Canon Camera Lens Hood – Reduce Lens flare

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lens hood

The primary use of a lens hood is to prevent unwanted light from hitting the front lens element from the sides, which results in reducing contrast and creating flare. Photos taken with a lens hood installed can have richer colors and deeper saturation.

Before start talking about lens hood, I’ll define the meaning of a flare and its types.

What is the lens flare?

Lens flare is caused by non-image light which does not pass (refract) directly along its intended path, but instead reflects internally on lens elements any number of times (back and forth) before finally reaching the digital sensor. Lens manufacturers add some coating (anti-reflective coating) to Lens elements to minimize flare; however, it is very hard to eliminate it entirely, especially on a multi-element lens.

As the flare is caused by internal reflections, it requires very intense light sources in order to become significant. Flare-inducing light sources may include the sun, artificial lighting and any reflective surfaces around your subject. Any light which is outside the angle of view does not contribute to the final image, but if this light reflects it may cause the flare.

Photographers usually identify two types of lens flare: veiling flare and ghosting flare. While both typically go hand in hand, good lenses with multi-coated lens element surfaces can significantly reduce veiling flare in images.

  • Ghosting Flare

Ghosting flare or just “ghosting” represents all the artifacts that are visible in the image, whether it is reflections of the bright source or shapes that appear as a characteristic polygonal shape, with sides that depend on the shape of the lens diaphragm.

lens flare

  • Veiling Flare

Veiling flare usually occurs when the bright light source is outside the lens angle of view, i.e. absent from the image, but it’s light rays still reach the front element of the lens. This results in a very noticeable haze/lack of contrast, where dark areas of the frame become brighter with bleeding colors and appear washed out.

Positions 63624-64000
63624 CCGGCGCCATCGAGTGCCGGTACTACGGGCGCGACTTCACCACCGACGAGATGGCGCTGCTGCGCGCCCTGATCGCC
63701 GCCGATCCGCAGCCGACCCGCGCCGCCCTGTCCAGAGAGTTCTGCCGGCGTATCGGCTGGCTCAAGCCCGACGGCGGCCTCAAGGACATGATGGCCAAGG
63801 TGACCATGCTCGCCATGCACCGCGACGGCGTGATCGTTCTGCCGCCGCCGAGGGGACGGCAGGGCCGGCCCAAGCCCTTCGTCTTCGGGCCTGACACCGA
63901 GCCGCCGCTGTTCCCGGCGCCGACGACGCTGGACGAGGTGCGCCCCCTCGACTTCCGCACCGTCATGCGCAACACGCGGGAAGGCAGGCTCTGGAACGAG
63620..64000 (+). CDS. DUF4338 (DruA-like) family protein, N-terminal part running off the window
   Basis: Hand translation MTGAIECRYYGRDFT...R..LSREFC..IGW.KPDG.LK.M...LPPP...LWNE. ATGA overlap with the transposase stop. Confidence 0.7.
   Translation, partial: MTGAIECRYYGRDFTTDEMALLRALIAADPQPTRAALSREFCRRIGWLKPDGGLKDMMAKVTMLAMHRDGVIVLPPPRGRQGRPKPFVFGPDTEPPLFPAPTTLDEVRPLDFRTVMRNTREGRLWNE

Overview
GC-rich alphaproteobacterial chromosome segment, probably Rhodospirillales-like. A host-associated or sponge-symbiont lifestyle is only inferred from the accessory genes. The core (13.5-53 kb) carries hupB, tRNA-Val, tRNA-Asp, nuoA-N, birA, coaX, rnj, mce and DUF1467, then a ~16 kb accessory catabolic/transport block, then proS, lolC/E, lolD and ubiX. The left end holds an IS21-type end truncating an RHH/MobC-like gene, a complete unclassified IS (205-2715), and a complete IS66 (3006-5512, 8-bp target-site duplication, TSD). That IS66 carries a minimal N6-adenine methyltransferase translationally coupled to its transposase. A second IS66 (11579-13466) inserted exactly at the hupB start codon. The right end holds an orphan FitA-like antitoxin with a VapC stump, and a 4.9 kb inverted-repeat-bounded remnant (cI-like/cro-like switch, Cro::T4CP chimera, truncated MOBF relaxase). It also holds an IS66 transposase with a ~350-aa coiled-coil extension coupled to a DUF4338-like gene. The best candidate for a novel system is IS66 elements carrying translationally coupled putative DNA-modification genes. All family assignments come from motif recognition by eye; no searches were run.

lens flare

Does the lens type affect flare?

Generally speaking, fixed focal length (prime) lenses are less susceptible to lens flare than zoom lenses. Zoom lenses often contain more lens elements; therefore have more internal surfaces from which light can reflect.

Wide-angle lenses are often designed to be more flare-resistant to bright light sources, mainly because the manufacturer knows that these will likely have the sun within or near the angle of view.

Why should we use a lens hood?

  • It blocks unwanted light (flare)

The main purpose of a lens hood is to block the side and an unwanted light and at the same time allow wanted or intended light to go through the angle of view of your lens.

lens hood

If the lens is a prime lens with a fixed focal length the hood will resemble a tube, often larger at one end than the other.

lens hood types

For zoom lenses, the hood will have a curved opening at one end. This curve is cut to the zoom range of the lens and allows for the wider field of view afforded smaller focal lengths, while still attempting to block most light at a longer focal length.

lens hood - tulip flower

  • It protects the lens

A secondary use for a lens hood is to protect the lens. It prevents the unintentional touch of the front element of the lens. A finger-printed on the front element of the lens causes bad photos. When shooting without a lens hood, you can inadvertently touch the lens face, leaving fingerprints behind; also when photographing children or pets, they may place their hand on your lens or even lick it. A lens hood can protect your lens from that kind of marks and dirt. Preventing your lens from becoming dirty means better photos.